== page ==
US: Treasury International Capital

Mon Jun 15 15:00:00 CDT 2015

Actual Previous Revised
Foreign Demand for Long-Term U.S. Securities $53.9B $17.6B $25.6B

Foreign accounts were net buyers of $41.2 billion of US long-term securities in April while US accounts were net sellers of $12.8 billion of foreign long-term securities, bringing the net long-term inflow to a respectable $53.9 billion in the month. March is revised upward to a net inflow of $25.6 billion.

Turning back to April, foreigners were heavy buyers of government agency bonds in the month, at $30.2 billion, and were also buyers of Treasuries, at $6.4 billion, and corporate bonds, at $4.2 billion. Foreign buying of US equities, as it has been all year, was negligible in the month, at a net $0.3 billion.

In contrast, US accounts have been heavy buyers of foreign equities all year, at a net $20.7 billion in April, and have been sellers of foreign bonds, at $33.5 billion in the month.

China is the largest holder of long-term US Treasuries, at $1.26 trillion for a small gain in the month, while Japan is second, at $1.22 trillion for a small decline. Caribbean Banking Centers, a favorite location for hedge funds, are the third largest holder at $296 billion for a small gain in the month.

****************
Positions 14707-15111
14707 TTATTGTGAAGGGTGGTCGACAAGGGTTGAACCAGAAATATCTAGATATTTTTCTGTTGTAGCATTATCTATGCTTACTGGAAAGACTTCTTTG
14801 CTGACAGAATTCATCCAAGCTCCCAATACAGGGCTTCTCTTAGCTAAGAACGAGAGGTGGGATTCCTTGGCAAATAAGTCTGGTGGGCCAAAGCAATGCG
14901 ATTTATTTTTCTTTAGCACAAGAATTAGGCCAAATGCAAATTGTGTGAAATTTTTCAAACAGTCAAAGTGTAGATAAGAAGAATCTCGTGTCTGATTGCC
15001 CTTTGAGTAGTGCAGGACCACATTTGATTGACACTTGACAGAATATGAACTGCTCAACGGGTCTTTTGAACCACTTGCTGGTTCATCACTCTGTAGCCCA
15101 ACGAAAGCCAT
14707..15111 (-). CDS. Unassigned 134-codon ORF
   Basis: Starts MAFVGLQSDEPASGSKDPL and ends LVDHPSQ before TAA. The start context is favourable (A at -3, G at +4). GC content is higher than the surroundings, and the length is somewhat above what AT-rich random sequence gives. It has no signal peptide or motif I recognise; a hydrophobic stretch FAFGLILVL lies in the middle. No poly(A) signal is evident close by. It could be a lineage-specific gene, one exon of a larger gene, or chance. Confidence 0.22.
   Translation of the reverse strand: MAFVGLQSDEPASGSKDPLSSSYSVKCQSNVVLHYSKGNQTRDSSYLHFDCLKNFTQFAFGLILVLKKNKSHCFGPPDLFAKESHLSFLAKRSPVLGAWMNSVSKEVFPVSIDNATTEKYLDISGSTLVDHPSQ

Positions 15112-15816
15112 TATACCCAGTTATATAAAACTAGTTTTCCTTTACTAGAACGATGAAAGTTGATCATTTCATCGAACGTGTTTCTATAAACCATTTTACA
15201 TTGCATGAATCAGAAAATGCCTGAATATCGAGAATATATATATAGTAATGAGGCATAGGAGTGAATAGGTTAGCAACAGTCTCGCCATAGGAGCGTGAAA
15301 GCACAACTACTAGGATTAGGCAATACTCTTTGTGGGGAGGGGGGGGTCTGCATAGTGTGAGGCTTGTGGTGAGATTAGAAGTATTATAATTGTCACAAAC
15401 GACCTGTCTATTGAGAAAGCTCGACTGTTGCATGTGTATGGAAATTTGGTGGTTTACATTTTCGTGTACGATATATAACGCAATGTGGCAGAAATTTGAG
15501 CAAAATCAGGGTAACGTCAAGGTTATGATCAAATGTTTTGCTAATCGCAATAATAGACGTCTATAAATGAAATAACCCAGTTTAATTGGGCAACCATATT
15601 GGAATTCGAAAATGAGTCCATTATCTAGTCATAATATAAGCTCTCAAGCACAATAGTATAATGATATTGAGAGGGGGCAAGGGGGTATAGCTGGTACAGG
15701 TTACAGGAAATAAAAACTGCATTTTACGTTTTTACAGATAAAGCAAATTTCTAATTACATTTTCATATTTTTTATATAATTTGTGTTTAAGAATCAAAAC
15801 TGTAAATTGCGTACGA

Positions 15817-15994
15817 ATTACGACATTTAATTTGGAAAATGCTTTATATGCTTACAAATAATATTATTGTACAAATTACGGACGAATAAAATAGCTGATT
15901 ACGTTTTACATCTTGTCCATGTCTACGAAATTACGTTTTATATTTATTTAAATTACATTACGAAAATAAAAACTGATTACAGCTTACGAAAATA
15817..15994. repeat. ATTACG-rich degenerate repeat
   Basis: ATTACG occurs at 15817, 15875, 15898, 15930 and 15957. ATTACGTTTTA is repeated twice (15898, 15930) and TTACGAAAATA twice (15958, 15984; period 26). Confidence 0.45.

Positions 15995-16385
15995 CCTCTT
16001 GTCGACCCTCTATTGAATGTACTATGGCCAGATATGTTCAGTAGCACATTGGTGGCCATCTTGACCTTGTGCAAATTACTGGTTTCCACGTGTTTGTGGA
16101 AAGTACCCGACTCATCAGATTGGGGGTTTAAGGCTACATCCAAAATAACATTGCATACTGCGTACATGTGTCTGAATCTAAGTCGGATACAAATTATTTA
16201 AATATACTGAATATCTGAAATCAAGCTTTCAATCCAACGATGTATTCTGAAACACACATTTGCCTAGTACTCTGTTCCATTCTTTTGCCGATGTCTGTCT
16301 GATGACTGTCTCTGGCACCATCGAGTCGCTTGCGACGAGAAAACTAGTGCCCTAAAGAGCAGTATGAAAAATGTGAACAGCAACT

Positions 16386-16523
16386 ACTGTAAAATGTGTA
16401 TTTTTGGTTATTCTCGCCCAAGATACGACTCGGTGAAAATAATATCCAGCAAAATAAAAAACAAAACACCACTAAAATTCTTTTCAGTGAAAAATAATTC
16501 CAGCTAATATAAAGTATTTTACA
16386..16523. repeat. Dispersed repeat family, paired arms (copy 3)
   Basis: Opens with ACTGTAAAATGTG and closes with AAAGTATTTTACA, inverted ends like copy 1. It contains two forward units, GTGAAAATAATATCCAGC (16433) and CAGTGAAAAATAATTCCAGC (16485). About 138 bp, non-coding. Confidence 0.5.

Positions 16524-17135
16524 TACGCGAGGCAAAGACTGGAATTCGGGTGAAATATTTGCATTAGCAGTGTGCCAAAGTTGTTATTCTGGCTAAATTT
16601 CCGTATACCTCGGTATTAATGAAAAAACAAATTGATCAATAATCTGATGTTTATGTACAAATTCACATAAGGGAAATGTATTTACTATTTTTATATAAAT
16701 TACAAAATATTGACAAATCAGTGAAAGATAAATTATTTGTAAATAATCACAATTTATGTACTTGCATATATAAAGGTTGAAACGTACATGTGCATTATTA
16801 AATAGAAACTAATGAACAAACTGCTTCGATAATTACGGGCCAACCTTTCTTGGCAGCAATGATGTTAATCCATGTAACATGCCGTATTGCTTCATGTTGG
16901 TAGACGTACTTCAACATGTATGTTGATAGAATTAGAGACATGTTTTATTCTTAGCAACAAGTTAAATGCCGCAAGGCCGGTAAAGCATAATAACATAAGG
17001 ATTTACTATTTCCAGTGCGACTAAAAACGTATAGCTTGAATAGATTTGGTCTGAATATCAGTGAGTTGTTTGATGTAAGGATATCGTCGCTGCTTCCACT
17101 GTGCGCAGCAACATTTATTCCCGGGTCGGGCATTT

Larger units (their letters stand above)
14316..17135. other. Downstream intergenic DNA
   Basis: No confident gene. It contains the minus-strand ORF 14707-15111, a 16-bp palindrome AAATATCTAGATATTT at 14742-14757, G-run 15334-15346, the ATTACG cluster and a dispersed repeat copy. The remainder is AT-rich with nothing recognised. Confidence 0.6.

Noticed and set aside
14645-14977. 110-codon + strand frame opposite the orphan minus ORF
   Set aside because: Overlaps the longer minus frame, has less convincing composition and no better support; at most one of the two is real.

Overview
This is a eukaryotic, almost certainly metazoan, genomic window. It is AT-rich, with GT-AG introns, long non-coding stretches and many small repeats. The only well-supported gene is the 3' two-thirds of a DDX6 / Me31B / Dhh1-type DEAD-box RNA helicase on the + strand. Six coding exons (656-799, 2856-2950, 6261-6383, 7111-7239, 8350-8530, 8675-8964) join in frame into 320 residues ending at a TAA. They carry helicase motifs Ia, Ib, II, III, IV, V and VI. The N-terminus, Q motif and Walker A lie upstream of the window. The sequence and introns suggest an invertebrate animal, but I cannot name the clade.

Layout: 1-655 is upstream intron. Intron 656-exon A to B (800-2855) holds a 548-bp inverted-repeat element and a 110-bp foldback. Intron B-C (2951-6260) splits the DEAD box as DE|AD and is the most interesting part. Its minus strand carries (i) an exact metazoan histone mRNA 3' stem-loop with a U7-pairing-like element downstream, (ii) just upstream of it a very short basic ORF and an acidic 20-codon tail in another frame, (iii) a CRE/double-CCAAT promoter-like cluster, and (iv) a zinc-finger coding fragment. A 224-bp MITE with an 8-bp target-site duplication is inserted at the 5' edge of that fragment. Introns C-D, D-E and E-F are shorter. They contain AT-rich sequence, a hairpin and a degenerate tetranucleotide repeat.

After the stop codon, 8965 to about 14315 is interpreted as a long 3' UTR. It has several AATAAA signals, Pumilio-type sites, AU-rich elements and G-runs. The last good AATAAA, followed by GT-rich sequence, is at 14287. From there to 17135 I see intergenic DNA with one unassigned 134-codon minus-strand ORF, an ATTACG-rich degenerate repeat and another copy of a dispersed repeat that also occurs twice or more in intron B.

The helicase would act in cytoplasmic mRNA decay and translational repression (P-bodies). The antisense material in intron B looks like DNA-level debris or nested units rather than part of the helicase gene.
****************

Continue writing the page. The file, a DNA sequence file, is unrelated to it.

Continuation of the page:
Strength in the dollar may hurt US exports but it helps boost foreign interest in US securities, which in turn helps the US offset its large government and trade deficits.

These Treasury data track the flows of financial instruments into and out of the United States. Instruments tracked include Treasury securities, agency securities, corporate bonds, and corporate equities.

TIC data have been issued for the past 30 years, but only recently, due to an enormous rise in foreign participation in our markets, have they grabbed the attention of the international financial markets. Although methodologically limited, TIC offers a measure of foreign demand for our debt and assets. Bonds and the dollar are most sensitive to the data, therefore bond and foreign exchange markets are more likely to react to this report than the equity market. Strong inflows (demand for U.S. securities) are needed to keep downward pressure on interest rates. Strong inflows also underpin the value of the dollar since foreigners must purchase dollars in order to buy our securities. A strong dollar helps to maintain stability in all U.S. financial markets. Since foreign ownership of U.S. equities is comparatively small, the equity market is less concerned about this report.